Two Not-So-Dumb MenBy: Marcelo Báez
On their website, Spaniards Hidrogenesse describe themselves as an “electronic art-rock duo,” and it’s right on the money. For over 15 years they have been producing some great unorthodox pop, and doing so has earned them the respect of the most embittered music nerds on the Web. The band’s last LP was 2012’s Un Dígito Binario Dudoso, which was inspired by Alan Turing, though they also released a few random singles in 2013. Now they’re back with Roma, “Just like the city,” says their quirky Spotify ad, and it features 10 new songs.
That same ad says some of Roma’s songs are “solemn,” while others are “comical,” which is something that can be said about everything Hidrogenesse has ever put out. The band’s ability to carefully juggle humor, irony and tragedy is one of their biggest attributes, and thankfully that witty weirdness remains intact on Roma. Take “Elizabeth Taylor,” for example, a song about how the legendary actress outlived her pets, husbands, kids and even her harshest critics. The premise might seem morbid but, through the use of good storytelling and catchy, frantic programming, Hidrogenesse makes it work.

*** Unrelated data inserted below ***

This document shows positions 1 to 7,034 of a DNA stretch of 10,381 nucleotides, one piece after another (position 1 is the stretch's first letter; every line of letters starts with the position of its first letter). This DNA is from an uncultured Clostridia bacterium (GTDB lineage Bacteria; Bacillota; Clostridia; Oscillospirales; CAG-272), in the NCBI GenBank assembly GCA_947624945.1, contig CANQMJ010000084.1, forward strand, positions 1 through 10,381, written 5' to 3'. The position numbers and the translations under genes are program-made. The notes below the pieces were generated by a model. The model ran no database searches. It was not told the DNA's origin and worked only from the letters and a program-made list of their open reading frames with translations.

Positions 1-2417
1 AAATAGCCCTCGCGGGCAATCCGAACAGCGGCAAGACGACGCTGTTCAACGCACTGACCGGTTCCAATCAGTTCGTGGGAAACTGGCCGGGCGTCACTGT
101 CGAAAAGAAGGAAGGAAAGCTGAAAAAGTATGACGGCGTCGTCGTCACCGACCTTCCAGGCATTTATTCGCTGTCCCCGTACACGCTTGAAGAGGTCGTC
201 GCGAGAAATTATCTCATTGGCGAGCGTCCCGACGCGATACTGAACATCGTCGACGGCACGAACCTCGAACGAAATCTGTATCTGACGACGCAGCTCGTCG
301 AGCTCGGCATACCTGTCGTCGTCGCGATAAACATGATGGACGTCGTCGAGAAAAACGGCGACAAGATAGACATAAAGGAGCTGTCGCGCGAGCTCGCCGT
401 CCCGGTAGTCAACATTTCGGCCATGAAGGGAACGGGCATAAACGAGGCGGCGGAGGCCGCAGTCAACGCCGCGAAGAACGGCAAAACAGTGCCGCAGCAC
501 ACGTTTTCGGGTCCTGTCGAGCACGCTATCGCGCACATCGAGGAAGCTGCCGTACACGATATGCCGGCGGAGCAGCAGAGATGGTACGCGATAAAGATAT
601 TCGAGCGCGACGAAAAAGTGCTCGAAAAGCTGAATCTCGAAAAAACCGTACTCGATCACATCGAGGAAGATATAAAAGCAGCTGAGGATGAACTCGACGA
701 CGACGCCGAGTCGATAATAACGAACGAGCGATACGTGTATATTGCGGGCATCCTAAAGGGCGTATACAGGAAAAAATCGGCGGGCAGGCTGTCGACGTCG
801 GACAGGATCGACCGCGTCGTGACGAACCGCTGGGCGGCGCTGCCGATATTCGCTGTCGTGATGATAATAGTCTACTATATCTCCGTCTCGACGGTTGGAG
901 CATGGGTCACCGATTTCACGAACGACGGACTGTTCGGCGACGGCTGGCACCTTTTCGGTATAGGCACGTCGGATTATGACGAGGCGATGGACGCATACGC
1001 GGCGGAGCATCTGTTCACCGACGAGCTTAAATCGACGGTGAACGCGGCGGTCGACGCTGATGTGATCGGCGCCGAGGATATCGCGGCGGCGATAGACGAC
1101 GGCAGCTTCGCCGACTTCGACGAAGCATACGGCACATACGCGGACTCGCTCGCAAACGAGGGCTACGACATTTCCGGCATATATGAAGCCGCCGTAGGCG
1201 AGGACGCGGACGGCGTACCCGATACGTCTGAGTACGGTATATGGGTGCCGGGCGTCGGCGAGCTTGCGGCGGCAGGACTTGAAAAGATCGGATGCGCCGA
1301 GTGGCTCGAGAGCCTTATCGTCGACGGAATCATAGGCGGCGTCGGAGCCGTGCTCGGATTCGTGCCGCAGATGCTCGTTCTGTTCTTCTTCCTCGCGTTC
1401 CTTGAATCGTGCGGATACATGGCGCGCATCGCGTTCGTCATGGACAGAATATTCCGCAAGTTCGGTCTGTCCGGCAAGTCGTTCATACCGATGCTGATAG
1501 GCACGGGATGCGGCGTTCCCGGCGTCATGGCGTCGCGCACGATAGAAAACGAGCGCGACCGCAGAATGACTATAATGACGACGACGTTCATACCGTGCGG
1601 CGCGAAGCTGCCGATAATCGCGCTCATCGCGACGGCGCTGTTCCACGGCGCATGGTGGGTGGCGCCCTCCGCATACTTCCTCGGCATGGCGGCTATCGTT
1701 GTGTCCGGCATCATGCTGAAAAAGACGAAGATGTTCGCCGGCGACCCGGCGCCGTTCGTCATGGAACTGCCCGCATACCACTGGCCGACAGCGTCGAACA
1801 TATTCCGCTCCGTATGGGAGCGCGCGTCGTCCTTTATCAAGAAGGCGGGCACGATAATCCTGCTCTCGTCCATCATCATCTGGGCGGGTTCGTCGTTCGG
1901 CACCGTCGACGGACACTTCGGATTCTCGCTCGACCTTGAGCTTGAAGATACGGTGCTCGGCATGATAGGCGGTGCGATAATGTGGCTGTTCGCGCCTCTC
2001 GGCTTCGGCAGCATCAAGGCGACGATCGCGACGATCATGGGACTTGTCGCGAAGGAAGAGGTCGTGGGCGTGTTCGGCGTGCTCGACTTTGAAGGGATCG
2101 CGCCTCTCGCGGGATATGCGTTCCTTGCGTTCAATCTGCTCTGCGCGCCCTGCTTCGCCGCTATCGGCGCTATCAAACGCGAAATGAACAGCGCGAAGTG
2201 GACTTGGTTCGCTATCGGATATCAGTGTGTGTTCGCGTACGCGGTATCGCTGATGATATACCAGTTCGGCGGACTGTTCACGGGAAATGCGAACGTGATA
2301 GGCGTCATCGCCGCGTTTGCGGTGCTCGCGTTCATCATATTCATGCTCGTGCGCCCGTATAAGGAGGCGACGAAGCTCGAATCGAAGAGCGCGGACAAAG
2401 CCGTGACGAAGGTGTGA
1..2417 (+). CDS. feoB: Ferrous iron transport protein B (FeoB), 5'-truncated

“Dos Tontos Muy Tontos” and “Siglo XIX” are particularly good examples of Genís Segarra’s skills as a composer, but they also highlight his impressive knowledge of analog synthesizers. Sweeps, leads, pads, ARPs, phasers, vocoders—all carefully selected and masterfully implemented. No, kids, you’ll never catch Genis using a stock preset sound of some crummy VST plug-in. Analog purists rejoice but, also, someone get Roma to Giorgio Moroder right now and watch his mind be blown.
There’s an interesting departure from the signature Hidrogenesse sound on “El Hombre de Barro,” the album’s first single. The synths and pianos are there, but the track is glitchier. The duo previously experimented with that same aesthetic on their previous album’s title track, “Dígito Binario Dudoso,” but the result is not as strong on Roma. It’s still mysterious and playful—much like the band itself—but almost any one of the other nine songs would have made better singles. Case in point: “That International Rumor,” an upbeat dance number recorded in collaboration with Joel Gibb and one of the best songs on Roma. It’s scattered bleeps and samples, plus an interesting back-and-forth between Gibb and Carlos Ballesteros make it Roma’s best punch.
Unlike Un Dígito Binario Dudoso, which didn’t quite feel like a follow-up to Animalitos or Bestiola (probably because it wasn’t supposed to be), Roma’s sound and fun, upbeat songs will sit a lot more comfortably in the palette of most Hidrogenesse fans and any newcomers to the party.
LOGISTICS: Listen to Hidrogenesse’s Roma here